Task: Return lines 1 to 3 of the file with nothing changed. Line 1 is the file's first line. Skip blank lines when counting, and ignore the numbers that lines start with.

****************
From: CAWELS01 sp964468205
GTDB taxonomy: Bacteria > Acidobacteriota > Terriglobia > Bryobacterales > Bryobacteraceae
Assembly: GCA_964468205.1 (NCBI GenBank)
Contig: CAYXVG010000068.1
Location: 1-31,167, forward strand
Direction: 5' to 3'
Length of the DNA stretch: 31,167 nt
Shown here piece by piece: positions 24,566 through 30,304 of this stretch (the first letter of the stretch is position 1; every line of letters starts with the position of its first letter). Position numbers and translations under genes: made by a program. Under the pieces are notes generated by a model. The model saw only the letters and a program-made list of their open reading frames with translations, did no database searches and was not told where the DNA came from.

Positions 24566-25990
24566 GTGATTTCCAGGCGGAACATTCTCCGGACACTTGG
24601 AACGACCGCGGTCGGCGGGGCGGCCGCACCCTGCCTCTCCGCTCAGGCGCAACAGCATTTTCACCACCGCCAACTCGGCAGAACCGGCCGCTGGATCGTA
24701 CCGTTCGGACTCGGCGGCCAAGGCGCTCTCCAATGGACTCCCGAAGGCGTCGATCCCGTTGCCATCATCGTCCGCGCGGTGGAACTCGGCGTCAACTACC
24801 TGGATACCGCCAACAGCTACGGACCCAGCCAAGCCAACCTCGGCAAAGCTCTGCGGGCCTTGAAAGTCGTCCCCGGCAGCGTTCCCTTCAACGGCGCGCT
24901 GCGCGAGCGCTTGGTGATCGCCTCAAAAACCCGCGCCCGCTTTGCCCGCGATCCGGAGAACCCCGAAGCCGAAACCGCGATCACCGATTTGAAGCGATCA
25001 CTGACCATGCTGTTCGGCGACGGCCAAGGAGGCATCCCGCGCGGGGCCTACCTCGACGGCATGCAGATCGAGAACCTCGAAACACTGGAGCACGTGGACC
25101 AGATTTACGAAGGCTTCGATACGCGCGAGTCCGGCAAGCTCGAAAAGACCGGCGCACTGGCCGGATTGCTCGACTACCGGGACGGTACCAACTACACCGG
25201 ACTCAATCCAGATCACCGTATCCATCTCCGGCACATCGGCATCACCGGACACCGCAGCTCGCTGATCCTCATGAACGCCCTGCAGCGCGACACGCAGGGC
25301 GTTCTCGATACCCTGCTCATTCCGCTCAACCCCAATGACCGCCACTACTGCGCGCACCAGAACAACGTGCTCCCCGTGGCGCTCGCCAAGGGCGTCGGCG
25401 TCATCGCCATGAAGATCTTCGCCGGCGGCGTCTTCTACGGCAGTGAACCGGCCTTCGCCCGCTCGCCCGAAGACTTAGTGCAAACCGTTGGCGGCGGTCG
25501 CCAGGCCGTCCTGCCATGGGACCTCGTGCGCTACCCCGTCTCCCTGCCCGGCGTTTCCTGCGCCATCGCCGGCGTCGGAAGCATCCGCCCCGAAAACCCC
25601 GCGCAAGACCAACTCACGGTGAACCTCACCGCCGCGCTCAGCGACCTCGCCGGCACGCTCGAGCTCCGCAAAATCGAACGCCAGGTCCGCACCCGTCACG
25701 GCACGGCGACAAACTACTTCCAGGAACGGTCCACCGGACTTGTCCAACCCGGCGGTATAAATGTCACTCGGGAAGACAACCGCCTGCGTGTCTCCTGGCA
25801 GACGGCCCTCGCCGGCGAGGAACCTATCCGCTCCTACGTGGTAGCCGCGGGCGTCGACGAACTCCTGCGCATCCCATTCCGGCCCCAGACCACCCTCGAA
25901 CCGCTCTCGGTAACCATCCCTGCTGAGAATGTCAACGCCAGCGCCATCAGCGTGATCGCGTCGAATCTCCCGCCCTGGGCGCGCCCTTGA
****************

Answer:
From: CAWELS01 sp964468205
GTDB taxonomy: Bacteria > Acidobacteriota > Terriglobia > Bryobacterales > Bryobacteraceae
Assembly: GCA_964468205.1 (NCBI GenBank)